*Jeremy Rosenthal is Board Certified in Criminal Law by the Texas Board of Legal Specialization and licensed by the Supreme Court of Texas.

 

 


Chart for DWI Related Driver’s License Suspensions in Texas

July 5, 2013

By Collin County Criminal Defense Lawyer Jeremy Rosenthal

www.rosenthalwadas.com

(972) 369-0577

Here’s a quick run-down of driver’s license suspension times which relate to Driving While Intoxicated charges (as of July, 2013).

Driver’s license suspensions related to drunk driving charges occur one of two ways: (1) by either a breath/ blood test refusal/ failure: or (2) because of a conviction for DWI.

These determinations are slippery and the code doesn’t do a very clear job of sorting them out.  It’s best to consult an attorney before trying to figure it out on your own.  Also suspension’s listed below due to refusal/ or denial are appealable through Administrative License Revocation hearings (otherwise known as ALRs).  Though the State and police want you to really think these are automatic upon arrest — they really aren’t.

DUI (Minors with any detectible about of alcohol):

1st arrest — 60 day suspension

1 prior — 120 days

2 prior — 180 day suspension

1st DWI arrest (regardless of age):

Refusal:  180 day suspension

Failure (breath or blood over 0.08):  90 day suspension

Conviction: 90 days to 1 year (suspension is abated by classes taken during probation)

2nd “alcohol related contact” within 10 years

Refusal:  2 year suspension.

Failure:  1 year suspension.

Conviction of DWI 2nd: 180 days – 2 years (suspension may be partially abated by classes taken during probation)

Conviction of DWI 2nd within 5 years: 1 to 2 years (suspension may be partially abated by classes taken during probation).

*Jeremy Rosenthal is Board Certified in Criminal Law by the Texas Board of Legal Specialization and licensed by the Supreme Court of Texas. For legal advice about any situation you should contact an attorney directly.


Should I Just Call The Prosecutor To Help Them Get My Loved One Help with a Drug or Alcohol Problem?

June 1, 2010

By Collin County Criminal Defense Lawyer Jeremy Rosenthal

www.rosenthalwadas.com

(972) 369-0577

I’m asked every now and again by a family of a client if they shouldn’t just talk with a prosecutor in a case where their loved one clearly has a drug or alcohol problem — to see what the prosecutor can do to facilitate treatment.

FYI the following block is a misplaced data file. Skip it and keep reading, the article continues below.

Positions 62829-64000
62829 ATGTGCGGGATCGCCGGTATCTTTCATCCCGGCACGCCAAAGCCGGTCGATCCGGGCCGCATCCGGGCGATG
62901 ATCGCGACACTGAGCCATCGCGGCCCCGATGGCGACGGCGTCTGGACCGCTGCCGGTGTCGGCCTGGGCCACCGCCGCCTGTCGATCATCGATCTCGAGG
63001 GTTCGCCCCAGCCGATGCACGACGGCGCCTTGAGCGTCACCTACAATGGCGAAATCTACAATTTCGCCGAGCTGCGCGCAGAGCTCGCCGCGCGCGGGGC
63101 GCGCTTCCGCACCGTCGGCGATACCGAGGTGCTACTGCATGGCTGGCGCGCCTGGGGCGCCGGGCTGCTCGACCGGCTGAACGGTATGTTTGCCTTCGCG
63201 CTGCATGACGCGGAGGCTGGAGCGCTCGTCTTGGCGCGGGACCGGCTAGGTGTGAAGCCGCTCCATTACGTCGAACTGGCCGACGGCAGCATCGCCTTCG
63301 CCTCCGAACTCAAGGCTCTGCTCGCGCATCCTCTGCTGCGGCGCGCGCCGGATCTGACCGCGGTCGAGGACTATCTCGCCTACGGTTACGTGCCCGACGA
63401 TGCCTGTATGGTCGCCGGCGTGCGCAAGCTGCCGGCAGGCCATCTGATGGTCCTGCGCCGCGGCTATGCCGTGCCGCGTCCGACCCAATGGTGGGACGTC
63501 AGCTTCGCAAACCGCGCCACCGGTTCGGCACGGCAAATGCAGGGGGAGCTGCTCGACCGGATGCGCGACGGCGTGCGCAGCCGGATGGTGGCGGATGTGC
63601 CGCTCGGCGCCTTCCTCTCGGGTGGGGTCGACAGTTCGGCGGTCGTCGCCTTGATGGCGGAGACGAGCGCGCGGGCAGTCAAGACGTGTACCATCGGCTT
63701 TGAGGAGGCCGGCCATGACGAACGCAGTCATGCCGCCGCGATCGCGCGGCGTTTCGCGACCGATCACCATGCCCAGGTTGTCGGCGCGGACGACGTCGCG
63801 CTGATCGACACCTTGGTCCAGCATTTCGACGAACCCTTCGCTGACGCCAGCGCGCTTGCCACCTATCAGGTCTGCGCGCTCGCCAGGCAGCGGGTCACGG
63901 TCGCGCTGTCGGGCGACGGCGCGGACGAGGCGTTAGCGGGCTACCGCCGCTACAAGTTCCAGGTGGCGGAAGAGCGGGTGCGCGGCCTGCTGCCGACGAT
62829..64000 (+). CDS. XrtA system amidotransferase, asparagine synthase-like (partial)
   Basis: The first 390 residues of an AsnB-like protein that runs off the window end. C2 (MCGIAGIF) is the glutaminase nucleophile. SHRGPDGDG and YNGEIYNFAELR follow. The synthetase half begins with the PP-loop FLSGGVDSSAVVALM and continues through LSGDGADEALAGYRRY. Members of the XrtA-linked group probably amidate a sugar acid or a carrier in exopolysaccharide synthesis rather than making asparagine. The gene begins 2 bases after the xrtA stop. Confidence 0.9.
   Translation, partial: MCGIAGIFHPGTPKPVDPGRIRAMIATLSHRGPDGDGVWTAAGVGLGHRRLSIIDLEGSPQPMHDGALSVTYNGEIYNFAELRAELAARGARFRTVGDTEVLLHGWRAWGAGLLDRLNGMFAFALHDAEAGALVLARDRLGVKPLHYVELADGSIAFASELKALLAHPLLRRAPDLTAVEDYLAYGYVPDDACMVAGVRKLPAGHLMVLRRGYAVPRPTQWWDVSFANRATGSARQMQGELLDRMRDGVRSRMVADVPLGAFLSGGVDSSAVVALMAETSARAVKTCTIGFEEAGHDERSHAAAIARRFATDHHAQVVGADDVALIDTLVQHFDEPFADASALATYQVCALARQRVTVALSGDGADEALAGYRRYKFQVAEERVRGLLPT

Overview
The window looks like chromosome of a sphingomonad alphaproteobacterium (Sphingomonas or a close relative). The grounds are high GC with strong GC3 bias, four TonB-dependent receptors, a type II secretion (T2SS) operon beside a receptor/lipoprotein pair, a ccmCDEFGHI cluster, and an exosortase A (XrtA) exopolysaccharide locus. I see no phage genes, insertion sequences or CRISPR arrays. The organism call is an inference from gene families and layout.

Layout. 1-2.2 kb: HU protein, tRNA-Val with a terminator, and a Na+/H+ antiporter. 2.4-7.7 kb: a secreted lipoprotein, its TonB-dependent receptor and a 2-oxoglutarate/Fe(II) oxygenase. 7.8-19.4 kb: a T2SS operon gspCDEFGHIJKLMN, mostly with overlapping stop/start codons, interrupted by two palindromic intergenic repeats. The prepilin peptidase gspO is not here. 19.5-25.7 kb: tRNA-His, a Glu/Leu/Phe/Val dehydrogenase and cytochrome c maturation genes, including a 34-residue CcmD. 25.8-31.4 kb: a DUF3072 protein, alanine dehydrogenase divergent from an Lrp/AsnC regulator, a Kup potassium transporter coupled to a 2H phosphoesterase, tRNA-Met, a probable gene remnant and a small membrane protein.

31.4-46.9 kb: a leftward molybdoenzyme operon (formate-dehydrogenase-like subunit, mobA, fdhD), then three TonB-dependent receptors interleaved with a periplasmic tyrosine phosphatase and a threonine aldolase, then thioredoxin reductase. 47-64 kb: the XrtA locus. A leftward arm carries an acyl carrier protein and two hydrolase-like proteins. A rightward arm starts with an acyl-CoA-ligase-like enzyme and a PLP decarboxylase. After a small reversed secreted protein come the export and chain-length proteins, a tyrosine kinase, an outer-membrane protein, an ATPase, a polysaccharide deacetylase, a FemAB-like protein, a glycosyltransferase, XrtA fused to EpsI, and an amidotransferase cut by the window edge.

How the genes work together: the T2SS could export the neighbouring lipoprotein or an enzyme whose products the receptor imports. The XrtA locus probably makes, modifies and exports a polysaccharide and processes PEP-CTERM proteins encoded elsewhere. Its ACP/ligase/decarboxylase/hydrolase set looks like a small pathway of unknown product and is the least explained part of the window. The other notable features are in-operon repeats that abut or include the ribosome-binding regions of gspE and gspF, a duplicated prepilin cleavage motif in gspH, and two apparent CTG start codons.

That many not be the best idea.

Here’s why — because the prosecutor’s version of help and the real version of help may be completely different concepts.

Some prosecutors understand drug and alcohol dependency issues and others simply don’t.  Prosecutors who tend to see addiction and mental disorders as excuses may use what you tell them as a battering ram against your loved one.  To be fair — many prosecutors “get it” and do bend over backwards to help.  The problem from a family member’s stand-point is that divulging negative information to an agent of the State is always a gamble.

As criminal defense lawyers and prosecutors, substance abuse treatment and counseling aren’t really at the core of what we do.  We tend to analyze people’s cases from legal perspectives but there’s obviously a heavy overlap with substance abuse and treatment.

My advice is typically to seek private treatment over treatment affiliated with probation or directly with the criminal justice system.  The reason being is that there are several legal layers of protection in the private setting which are not available otherwise.

HIPAA and patient privacy laws will protect a patient in a private treatment facility but may not in a state or probation run program.  Also there tends to be better customer service in the private sector.  There, the treatment facility is accountable to the paying client.  In the probation setting — the treatment providers are conflicted between treating the patient and reporting violations to the prosecutors or the Judge.

If treatment is ordered as part of probation, for instance, and the patient doesn’t follow through with meetings — or admits to other unresolved crimes during treatment — those could be used for further prosecution and/or probation revocation.

*Jeremy Rosenthal is Board Certified in Criminal Law by the Texas Board of Legal Specialization and licensed by the Supreme Court of Texas. Nothing in this article is intended to be legal advice.  For specific legal advice of your own situation you should directly consult an attorney.


Intoxication for PI is Higher than Intoxication for DWI

April 24, 2010

By Collin County Criminal Defense Lawyer Jeremy Rosenthal

www.rosenthalwadas.com

(972) 369-0577

For the state to convict you of public intoxication, or PI for short, they must prove your level of intoxication is even higher than it would be for a DWI.

Here’s why:  Texas Penal Code 49.01(2) defines intoxicated (in relevant part) as, “not having the normal use of mental or physical faculties by reason of the introduction of alcohol, a controlled substance, a drug, a dangerous drug, a combination of two or more of those substances, or any other substance into the body…”

The above definition of 49.01(2) is the definition used for Driving While Intoxicated in 49.04.

Here’s the difference, though — PI is governed by 49.02 and that code specifically says, “a person commits an offense if the person appears in a pubic place while intoxicated to the degree that the person may endanger the person or another.”

In other words, not only does the person have to be intoxicated (defined by 49.01(2)), but they ALSO must be so to the degree they may “endanger the person or another.”

A simple way of putting it is that to be convicted of DWI, a person must have consumed alcohol to the extent they are dangerous behind the wheel of the car — to get a PI, they must be dangerous merely by being in public.  Obviously it makes sense that there is a stricter standard for operating a motor vehicle.

Public Intoxication cases are class c misdemeanors — meaning they’re lower offenses than DWI.  PI arrests are highly subjective and frankly often done for crowd control reasons or even in cases where the passenger in a car is highly intoxicated (and the driver is getting hooked-up for DWI).  Many officers know that their arrests may very well not end up in convictions, but they feel they are necessary anyway and are supported by the lower burdens of probable cause.

*Jeremy Rosenthal is Board Certified in Criminal Law by the Texas Board of Legal Specialization and licensed by the Supreme Court of Texas. Nothing in this article is intended to be legal advice.  For legal advice, you should directly consult an attorney.